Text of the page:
By letting your children know what you need to accomplish, they aren’t left in the dark. Still, they’ll refuse sometimes, and you need to acknowledge that behavior in a helpful manner. Tell them that you see they are frustrated, angry, or sad, and let them know you need to understand why to help them. Listen to what they have to say, and help them find a way to redirect.
Don’t let them get under your skin or give a rude, loud, or negative response. If the child is acting out to get what they want, remind them that you need them to finish their assignment and tell them when they’ll be able to do the activity they’d rather be participating in. Sometimes, acknowledgment and boundaries aren’t enough.
When your children still act out, then you need to respond consistently even when they do not. Over time, they will learn that resistance doesn’t yield positive results, but finishing the task you set means they can have that reward.
Relevant Consequences for Bad Behavior in Homeschool
One of the most important things you can do for bad behavior is to have consistent responses. When your kids do well, you always need to acknowledge it. Similarly, when they choose negative behavior, your response needs to have the same regularity.
Yelling, spanking, and other severe negative reactions teach your child that when they are unhappy with another person’s behavior, it is okay to yell, hit, or otherwise respond in an excessive and unkind manner. Often enough, that is exactly what a parent is trying to prevent. You cannot prevent bad behavior by modeling it.
The idea behind reasonable and relevant consequences is straightforward. You need to give an immediate and specific response that makes sense given the type of bad behavior. Writing apology letters is one example. However, there are many creative ways to implement this strategy.
A child who is making a mess needs to clean up the results. The important thing here is to cut off the behavior through acknowledgment, and once they are calm, immediately move into the consequence. Leaving these consequences for later doesn’t help, nor does allowing the behavior to continue.
Another example is fighting. You could have a child apologize, but when it’s not sincere, all you are teaching is that saying sorry means you got away with fighting. Instead, you could have them get an ice pack or bandaid for the person they hurt. Or you can have the child do anger management. For older children who fight, volunteer work with abused animals or younger children could also help them see the consequence of this unacceptable behavior. Remember to acknowledge their good work on fixing the problem, and tell your child they should be proud of themselves as well.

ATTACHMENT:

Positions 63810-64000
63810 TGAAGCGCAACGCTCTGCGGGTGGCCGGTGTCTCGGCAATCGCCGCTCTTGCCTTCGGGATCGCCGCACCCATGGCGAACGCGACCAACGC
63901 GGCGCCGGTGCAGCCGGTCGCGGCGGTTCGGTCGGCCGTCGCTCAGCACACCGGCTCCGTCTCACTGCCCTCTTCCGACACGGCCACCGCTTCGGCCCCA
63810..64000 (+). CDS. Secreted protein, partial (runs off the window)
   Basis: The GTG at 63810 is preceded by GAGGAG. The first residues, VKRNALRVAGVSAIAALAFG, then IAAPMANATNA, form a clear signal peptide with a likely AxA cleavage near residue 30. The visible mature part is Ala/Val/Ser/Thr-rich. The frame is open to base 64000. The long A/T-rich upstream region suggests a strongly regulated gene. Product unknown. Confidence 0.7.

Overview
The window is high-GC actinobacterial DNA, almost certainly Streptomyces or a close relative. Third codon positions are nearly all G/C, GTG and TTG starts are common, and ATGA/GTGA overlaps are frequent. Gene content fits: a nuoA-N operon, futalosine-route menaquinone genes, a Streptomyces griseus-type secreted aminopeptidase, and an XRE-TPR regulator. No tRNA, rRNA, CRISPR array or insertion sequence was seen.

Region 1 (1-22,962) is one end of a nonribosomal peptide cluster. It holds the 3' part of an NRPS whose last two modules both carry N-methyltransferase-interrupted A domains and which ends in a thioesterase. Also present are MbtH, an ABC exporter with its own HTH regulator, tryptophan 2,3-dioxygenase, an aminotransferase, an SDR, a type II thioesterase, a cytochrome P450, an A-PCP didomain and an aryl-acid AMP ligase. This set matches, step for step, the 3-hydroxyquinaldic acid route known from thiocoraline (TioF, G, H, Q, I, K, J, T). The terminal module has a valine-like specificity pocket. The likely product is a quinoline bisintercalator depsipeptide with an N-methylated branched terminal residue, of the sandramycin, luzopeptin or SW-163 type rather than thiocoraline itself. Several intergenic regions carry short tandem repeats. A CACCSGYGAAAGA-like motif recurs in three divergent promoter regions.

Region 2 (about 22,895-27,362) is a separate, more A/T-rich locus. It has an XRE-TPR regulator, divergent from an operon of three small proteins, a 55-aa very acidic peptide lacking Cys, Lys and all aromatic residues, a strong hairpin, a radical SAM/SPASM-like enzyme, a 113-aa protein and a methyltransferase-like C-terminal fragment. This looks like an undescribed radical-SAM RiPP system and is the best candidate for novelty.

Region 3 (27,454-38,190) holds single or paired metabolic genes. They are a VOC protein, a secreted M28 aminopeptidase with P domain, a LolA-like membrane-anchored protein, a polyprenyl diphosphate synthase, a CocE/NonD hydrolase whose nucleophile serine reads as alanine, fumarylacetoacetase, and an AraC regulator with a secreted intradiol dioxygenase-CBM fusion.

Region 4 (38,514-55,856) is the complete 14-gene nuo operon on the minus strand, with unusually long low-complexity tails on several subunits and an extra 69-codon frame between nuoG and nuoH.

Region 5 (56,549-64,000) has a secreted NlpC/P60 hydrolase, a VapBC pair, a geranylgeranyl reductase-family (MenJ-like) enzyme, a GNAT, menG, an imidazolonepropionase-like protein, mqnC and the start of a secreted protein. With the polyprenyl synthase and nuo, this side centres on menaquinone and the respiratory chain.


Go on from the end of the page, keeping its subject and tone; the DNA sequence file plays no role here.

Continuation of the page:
There are times when every child needs more help. Just as you would hire a tutor for a student who struggles with a class, you can hire a teacher for coping skills as well. While it’s not always practical to go out to a therapist given the current COVID situation, there is a great alternative you can use at home.
Online counseling is easily available to everyone. By seeking an outside professional, you can help your child learn how to manage their behavior with less stress for you. Training in behavior issues is something few home learning parents possess, but you can still give your child this advantage easily.
For teens, I recommend Better Help. This online site is geared toward adults and young adults, and their professional assistance is superb. Meanwhile, younger children with behavior issues would benefit from The Counseling Connection, which helps you to find the right match for younger people with behavior problems. Rooting out the issues and handling them in an appropriate and timely manner will prepare your child for a future of achievement and stability.
Building self-esteem and emotional awareness are just two of the benefits you and your child gain from working with a professional counselor or therapist online. A good teacher or counselor will show you things you didn’t see for yourself. By seeking a new perspective, you and your home learner will have more tools at your disposal to help handle the emotional outbursts and behavior so they can succeed.
It is difficult and frustrating at times, but teaching your homeschool kids how to cope with and redirect bad behavior is worth the effort. You cannot expect instant results. Every child learns at a different pace, and you have to allow them whatever time it takes for them to believe and repeat positive messages.
Lashing out, arguing, refusing things, getting loud and rude, and other negative behaviors are normal. Children are testing their limits and learning how to cope with the world. Remember that it is your job as a parent and teacher is to help them figure these things out, but it’s not to try and stop them from learning. Asking for outside help when you need it is simply another smart way of helping your homeschooler become their best self and achieve their dreams.
Understanding, acceptance, and patience are hard skills to learn at any age. It is okay if you make mistakes dealing with bad behavior as long as you correct yourself as well.